A plethora of Internet fads are making the rounds in the short time we’ve all migrated to the World Wide Web. Everything from crafts on Etsy, to tutorials on YouTube, all the way to important things like personal taxes with TurboTax, have taken on a very do-it-yourself (DIY) feel. While the Internet might be a very handy tool utilized to give users more power over their affairs, some things need a professional eye to avoid hard financial wakeup calls.
Take trusts, for example. If you aren’t familiar with trusts, they’re a financial agreement wherein an individual places personal assets (or trusts them) in the care of a trustee, like an attorney or a bank. Assets associated with trusts can be anything from insurance policies, real estate, to good old-fashioned cash. Sounds great, right? In the hands of an experienced financial expert, they certainly can be great when managed properly. But if you or your client needed the definition to understand a trust, it’s probably not something you/they should DIY right out of the gate, and here’s why:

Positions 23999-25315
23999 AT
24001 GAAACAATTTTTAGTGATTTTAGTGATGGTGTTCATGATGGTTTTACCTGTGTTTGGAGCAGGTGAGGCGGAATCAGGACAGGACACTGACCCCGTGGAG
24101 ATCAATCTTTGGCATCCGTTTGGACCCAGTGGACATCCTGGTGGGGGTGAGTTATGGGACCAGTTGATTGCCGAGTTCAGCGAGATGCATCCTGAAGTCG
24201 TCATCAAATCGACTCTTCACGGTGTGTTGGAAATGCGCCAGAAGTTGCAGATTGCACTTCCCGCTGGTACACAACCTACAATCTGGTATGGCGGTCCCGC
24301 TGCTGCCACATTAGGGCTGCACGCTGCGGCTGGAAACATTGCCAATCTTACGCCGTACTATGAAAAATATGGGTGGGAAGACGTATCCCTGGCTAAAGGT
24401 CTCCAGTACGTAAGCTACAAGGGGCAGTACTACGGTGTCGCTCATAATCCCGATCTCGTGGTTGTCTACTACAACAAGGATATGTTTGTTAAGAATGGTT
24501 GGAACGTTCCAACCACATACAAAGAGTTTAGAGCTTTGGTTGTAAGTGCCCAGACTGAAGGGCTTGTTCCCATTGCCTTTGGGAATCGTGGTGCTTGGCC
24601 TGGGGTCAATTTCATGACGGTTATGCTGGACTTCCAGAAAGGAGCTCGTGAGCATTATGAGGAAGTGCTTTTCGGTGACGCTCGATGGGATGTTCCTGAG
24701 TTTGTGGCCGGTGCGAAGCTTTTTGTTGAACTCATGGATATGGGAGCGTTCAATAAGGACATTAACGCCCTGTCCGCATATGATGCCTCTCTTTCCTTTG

- Trusts are not a one-size-fits-all kind of process. Real estate trusts are set up differently than others, and the laws surrounding them are state-based. In fact, real estate trust laws vary from state to state more than other laws generally do. If your DIY trust is not set up to state regulations, you could invalidate the process.
- The forms associated with setting up trusts are very specific, and must be completed properly. If you don’t know which line to put something on, or you follow the wrong regulations, you might walk away with a trust that’s not valid, or, worse, does something completely different than you intended.
- Let’s not forget industry jargon. If a trustor-to-be just learned what a trust is, they might not know other key terms, such as settlor, trustor, and beneficiary. One misplaced word means an invalid trust, or a trust that doesn’t work very well for the trustor.
A financial professional in the field of trusts does know how to set them up. They can see how the trust effects the title of a real estate property, and whether it says and does the right things to the benefit of the trustor and their beneficiaries. If you or your client need coaching to do their personal taxes, TurboTax might not be the best avenue. Likewise, DIY trusts should be handled by experts to avoid pitfalls, until the trustor learns the ins and outs of the process. If you have any questions about the best avenue to pursue a trust, be sure to speak with your attorney.